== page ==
A few months ago I noticed a blog post listing the most commonly used functions/modules for a few of the most popular python libraries as determined by number of instances on Github. I’ve created visualizations of these results and wrote examples for the top 10 from each library. A few are included here, but the **full set of examples can be found in the ipython notebook file**.

## Most popular Pandas, Pandas.DataFrame, NumPy, and SciPy functions on Github

I pulled the statistics from the original post (linked to above) using requests and BeautifulSoup for python. The bar plots were made with matplotlib and seaborn, where the functions are ordered by the number of unique repositories containing instances. For example we see that pd.Timestamp is not as often used in a project as a number of others, despite it having a very high number of total instances on Github.

## Pandas

**1) Dataframe: **Creates a dataframe object.

df = pd.DataFrame(data={'y': [1, 2, 3], 'score': [93.5, 89.4, 90.3], 'name': ['Dirac', 'Pauli', 'Bohr'], 'birthday': ['1902-08-08', '1900-04-25', '1885-10-07']}) print(type(df)) print(df.dtypes) df

**6) Merge: **Combine dataframes.

df_new = pd.DataFrame(data=list(zip(['Dirac', 'Pauli', 'Bohr', 'Einstein'], [True, False, True, True])), columns=['name', 'friendly']) df_merge = pd.merge(left=df, right=df_new, on='name', how='outer') df_merge

## NumPy

**3) arange:** Create an array of evenly spaced values between two limits.

np.arange(start=1.5, stop=8.5, step=0.7, dtype=float)

**8) mean:** Get mean of all values in list/array or along rows or columns.

vals = np.array([1, 2, 3, 4]*3).reshape((3, 4)) print(vals) print('') print('mean entire array =', np.mean(vals)) print('mean along columns =', np.mean(vals, axis=0)) print('mean along rows =', np.mean(vals, axis=1))

## SciPy

**1) stats:** A module containing various statistical functions and distributions (continuous and discrete).

# Normal distribution: # plot Gaussian x = np.linspace(-5,15,50) plt.plot(x, sp.stats.norm.pdf(x=x, loc=5, scale=2)) # plot histogram of randomly sampling np.random.seed(3) plt.hist(sp.stats.norm.rvs(loc=5, scale=2, size=200), bins=50, normed=True, color='red', alpha=0.5) plt.show()

**5) linalg:** Among other things, this module contains linear algebra functions including inverse (linalg.inv), determinant (linalg.det), and matrix/vector norm (linalg.norm) along with eigenvalue tools e.g., linalg.eig.

matrix = np.array([[4.3, 8.9],[2.2, 3.4]]) print(matrix) print('') # Find norm norm = sp.linalg.norm(matrix) print('norm =', norm) # Alternate method print(norm == np.square([v for row in matrix for v in row]).sum()**(0.5)) print('') # Get eigenvalues and eigenvectors eigvals, eigvecs = sp.linalg.eig(matrix) print('eigenvalues =', eigvals) print('eigenvectors =\n', eigvecs)

**6) interpolate:** A module containing splines and other interpolation tools.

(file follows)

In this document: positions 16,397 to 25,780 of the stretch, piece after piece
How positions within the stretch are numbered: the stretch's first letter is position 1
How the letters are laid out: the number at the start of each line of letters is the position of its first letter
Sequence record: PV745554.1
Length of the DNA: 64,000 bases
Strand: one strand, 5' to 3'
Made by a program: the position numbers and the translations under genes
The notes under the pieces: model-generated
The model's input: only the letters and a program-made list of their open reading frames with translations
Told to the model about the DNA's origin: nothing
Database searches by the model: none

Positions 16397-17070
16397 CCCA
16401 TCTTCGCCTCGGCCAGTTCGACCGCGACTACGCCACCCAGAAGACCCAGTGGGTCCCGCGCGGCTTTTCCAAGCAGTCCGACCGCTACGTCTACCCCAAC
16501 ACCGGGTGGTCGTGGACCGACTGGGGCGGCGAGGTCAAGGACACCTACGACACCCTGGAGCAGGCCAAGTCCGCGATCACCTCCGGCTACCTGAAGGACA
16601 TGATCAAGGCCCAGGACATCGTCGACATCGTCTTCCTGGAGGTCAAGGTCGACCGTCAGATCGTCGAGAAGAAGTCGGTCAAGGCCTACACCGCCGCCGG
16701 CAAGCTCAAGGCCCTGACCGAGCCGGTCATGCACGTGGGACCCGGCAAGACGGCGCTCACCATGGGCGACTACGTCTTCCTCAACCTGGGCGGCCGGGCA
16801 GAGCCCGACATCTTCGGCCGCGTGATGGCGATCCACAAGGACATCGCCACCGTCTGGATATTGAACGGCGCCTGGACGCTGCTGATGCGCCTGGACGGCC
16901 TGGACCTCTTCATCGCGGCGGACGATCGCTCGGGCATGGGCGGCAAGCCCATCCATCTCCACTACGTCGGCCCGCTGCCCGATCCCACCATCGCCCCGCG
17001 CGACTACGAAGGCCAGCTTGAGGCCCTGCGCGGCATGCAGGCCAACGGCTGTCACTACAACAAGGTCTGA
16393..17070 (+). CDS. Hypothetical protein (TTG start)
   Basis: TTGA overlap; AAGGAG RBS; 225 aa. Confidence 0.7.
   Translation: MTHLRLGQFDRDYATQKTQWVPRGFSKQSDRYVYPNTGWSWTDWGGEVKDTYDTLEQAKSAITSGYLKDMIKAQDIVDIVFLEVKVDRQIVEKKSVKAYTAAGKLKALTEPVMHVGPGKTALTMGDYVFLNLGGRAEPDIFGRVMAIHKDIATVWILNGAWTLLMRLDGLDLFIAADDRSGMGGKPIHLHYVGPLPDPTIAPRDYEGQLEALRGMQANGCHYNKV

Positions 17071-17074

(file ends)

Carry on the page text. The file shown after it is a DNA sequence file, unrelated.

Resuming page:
# Spline fit for scattered points x = np.linspace(0, 10, 10) xs = np.linspace(0, 11, 50) y = np.array([0.5, 1.8, 1.3, 3.5, 3.4, 5.2, 3.5, 1.0, -2.3, -6.3]) spline = sp.interpolate.UnivariateSpline(x, y) plt.scatter(x, y); plt.plot(xs, spline(xs)) plt.show()

**8) signal:** This module must be import directly. It contains tools for signal processing.

# Fit noisy signal smooth line import scipy.signal np.random.seed(0) # Create noisy data x = np.linspace(0,6*np.pi,100) y = [sp.special.sph_jn(n=3, z=xi)[0][0] for xi in x] y = [yi + (np.random.random()-0.5)*0.7 for yi in y] # y = np.sin(x) # Get paramters for an order 3 lowpass butterworth filter b, a = sp.signal.butter(3, 0.08) # Initialize filter zi = sp.signal.lfilter_zi(b, a) # Apply filter y_smooth, _ = sp.signal.lfilter(b, a, y, zi=zi*y[0]) plt.plot(x, y, c='blue', alpha=0.6) plt.plot(x, y_smooth, c='red', alpha=0.6) plt.title('Noisy spherical bessel function signal processing') plt.savefig('noisy_signal_fit.png', bbox_inches='tight') plt.show()

**10) misc:** A module containing “utilities that don’t have another home”. Based on the google search results, people often use `misc.imread` and `mics.imsave` to open and save pictures.

# Get a raccoon face # Get the raccoon pics = sp.misc.face(), sp.misc.face(gray=True) # Look at it fig, axes = plt.subplots(1, 2, figsize=(10, 4)) for pic, ax in zip(pics, axes): ax.imshow(pic); ax.set_xticks([]); ax.set_yticks([]) plt.show()

Thanks for reading. As mentioned earlier, you can see a full list of examples in my ipython notebook. I would like to acknowledge Robert for mining the usage data from Github, here is a link to his blog.

If you would like to discuss anything or have questions/corrections then please write a comment, email me at agalea91@gmail.com, or tweet me @agalea91

Aw, this was an exceptionally nice post. Taking a few minutes and actual effort to produce a really good article… but what can I say… I hesitate

a lot and never manage to get nearly anything done.

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